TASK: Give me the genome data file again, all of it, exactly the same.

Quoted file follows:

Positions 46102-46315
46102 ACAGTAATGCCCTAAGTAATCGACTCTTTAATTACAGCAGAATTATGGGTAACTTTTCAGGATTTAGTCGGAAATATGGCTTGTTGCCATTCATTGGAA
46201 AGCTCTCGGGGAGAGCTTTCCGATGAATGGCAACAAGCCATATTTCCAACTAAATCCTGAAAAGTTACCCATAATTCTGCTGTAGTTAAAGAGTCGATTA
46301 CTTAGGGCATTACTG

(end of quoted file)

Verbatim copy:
Positions 46102-46315
46102 ACAGTAATGCCCTAAGTAATCGACTCTTTAATTACAGCAGAATTATGGGTAACTTTTCAGGATTTAGTCGGAAATATGGCTTGTTGCCATTCATTGGAA
46201 AGCTCTCGGGGAGAGCTTTCCGATGAATGGCAACAAGCCATATTTCCAACTAAATCCTGAAAAGTTACCCATAATTCTGCTGTAGTTAAAGAGTCGATTA
46301 CTTAGGGCATTACTG